Business Modeling: Your Ally In The Talent War – Part 2By
You have an ally in in your battle to win the talent war. It’s business modeling and it quite literally provides you with a strategic tool for making transformative and positive changes in the way you attract and retain high performing candidates and employees.
In part 1, I made the case for using business modeling, establishing that it’s a powerful tool for gaining victory through a winning talent strategy. In part 2, I’m suggesting a specific weapon that you and your team can begin deploying immediately. In this installment, I show you how this tool can help you build agile talent scenarios to take advantage of rapidly changing business developments and better align human capital with organizational needs. The tool is called SWOT, an acronym for Strengths, Weaknesses, Opportunities and Threats. Just the name suggests its value in helping you fight the talent war battles now and in the future. In the context of agile talent management, its very structure compels you and your team make a thoughtful analysis of your competitive environment and is operationally defined as follows:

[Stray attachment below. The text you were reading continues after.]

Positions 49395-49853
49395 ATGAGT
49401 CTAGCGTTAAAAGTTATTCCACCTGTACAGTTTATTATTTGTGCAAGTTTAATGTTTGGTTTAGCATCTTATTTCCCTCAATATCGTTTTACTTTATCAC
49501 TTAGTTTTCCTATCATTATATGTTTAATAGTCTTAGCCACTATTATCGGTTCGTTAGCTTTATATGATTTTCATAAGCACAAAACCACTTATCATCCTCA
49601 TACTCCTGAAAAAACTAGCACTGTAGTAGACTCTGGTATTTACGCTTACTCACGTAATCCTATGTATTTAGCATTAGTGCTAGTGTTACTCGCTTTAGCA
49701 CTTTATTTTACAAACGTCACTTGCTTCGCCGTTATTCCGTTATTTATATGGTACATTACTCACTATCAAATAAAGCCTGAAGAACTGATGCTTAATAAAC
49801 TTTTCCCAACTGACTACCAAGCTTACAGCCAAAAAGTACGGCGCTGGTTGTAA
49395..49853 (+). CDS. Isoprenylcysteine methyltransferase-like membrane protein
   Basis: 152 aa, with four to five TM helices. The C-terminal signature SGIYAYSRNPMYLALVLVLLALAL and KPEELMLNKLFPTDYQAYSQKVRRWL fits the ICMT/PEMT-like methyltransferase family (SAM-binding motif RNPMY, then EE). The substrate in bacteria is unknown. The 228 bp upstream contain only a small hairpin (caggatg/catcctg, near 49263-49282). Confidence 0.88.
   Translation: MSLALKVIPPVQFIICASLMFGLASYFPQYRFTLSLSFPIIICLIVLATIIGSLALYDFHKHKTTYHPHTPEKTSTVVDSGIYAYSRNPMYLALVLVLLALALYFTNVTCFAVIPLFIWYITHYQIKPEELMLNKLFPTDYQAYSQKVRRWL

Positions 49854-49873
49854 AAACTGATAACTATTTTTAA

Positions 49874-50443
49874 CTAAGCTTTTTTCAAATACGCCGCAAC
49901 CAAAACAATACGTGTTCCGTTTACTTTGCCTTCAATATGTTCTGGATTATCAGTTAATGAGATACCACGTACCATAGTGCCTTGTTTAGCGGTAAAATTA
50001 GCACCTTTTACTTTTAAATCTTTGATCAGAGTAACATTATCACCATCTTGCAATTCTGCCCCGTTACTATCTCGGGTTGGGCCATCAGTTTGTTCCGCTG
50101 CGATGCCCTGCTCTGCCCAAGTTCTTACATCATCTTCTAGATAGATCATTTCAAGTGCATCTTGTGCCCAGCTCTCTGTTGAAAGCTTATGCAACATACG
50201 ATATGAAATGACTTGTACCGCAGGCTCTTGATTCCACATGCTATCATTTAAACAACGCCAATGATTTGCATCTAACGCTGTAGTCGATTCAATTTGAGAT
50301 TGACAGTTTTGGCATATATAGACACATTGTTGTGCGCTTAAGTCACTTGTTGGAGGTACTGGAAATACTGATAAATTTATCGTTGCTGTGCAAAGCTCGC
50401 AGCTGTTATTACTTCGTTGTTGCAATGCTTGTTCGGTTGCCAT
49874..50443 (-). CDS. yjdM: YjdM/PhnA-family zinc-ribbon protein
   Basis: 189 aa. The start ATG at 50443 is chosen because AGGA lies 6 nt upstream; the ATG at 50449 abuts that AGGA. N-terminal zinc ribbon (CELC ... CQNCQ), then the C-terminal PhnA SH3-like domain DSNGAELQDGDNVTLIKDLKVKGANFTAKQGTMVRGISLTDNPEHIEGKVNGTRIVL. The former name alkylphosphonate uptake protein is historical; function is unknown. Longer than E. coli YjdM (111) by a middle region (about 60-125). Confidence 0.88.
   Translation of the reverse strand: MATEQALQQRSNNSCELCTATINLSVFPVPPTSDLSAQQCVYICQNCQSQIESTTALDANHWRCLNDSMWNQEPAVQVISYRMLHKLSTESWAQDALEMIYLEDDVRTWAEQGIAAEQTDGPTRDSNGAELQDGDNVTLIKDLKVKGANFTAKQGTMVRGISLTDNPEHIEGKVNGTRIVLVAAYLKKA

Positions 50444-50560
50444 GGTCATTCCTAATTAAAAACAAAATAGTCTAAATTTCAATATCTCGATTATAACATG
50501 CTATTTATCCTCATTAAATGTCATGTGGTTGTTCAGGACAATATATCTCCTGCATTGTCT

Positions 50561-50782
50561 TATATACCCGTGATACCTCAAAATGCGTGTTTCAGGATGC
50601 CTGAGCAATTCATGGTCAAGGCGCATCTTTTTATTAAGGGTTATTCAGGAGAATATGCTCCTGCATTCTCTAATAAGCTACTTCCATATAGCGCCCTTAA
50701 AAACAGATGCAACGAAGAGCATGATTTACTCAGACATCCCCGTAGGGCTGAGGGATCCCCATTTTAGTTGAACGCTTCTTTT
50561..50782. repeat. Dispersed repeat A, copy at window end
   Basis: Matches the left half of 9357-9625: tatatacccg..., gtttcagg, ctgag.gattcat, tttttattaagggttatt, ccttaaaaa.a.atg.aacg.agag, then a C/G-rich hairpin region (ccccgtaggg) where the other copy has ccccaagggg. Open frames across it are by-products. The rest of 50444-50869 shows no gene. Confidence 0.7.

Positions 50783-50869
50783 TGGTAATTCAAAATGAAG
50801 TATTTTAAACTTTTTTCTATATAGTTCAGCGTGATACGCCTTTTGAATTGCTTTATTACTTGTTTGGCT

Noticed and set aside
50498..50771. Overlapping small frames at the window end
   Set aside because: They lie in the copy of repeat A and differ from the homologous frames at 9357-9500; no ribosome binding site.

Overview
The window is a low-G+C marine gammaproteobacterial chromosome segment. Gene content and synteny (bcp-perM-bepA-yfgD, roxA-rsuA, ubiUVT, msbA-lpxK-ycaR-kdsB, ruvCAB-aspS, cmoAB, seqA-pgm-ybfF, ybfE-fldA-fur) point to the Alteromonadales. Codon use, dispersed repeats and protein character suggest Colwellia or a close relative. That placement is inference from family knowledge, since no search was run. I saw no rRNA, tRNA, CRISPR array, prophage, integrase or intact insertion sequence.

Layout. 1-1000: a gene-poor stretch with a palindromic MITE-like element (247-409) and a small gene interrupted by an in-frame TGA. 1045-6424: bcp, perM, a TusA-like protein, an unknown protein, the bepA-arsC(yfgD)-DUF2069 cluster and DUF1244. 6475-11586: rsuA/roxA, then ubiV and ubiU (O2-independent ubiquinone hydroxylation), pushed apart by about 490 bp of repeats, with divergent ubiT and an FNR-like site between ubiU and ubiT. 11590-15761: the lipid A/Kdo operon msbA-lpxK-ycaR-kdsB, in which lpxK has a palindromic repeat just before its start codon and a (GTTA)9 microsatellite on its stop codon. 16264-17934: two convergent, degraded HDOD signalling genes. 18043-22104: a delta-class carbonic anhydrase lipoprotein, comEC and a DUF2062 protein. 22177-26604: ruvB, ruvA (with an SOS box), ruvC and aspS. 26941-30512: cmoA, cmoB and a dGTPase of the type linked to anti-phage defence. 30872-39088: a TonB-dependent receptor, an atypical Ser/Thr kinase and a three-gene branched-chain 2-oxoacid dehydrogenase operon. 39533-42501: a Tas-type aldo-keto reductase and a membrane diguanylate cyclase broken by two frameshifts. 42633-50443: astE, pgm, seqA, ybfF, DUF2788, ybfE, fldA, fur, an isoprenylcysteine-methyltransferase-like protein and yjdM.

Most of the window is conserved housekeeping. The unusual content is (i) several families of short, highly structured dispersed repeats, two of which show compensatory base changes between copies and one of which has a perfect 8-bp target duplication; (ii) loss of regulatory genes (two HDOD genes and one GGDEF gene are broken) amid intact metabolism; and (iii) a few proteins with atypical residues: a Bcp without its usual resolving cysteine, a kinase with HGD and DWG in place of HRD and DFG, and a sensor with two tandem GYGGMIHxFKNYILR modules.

- Strengths: Current talent profile including demographics, key knowledge and skills domains possessed by your existing employees; positive reputation as an employer, active engagement with employees and prospective employees, etc.
- Weaknesses: Knowledge, skills or other gaps that hinder achievement of business plans.
- Opportunities: Chances for improvement or acquisition of your company’s human capital with the required knowledge, skills and experiences key to creating innovation and exploiting market opportunities.
- Threats: Circumstances including technological changes or industry trends that pose risks to your organization’s competitiveness and worsen weaknesses identified above.
To use SWOT, you can create a simple table with four quadrants with a label for each. Here are some examples which you can use to develop your own SWOT matrix: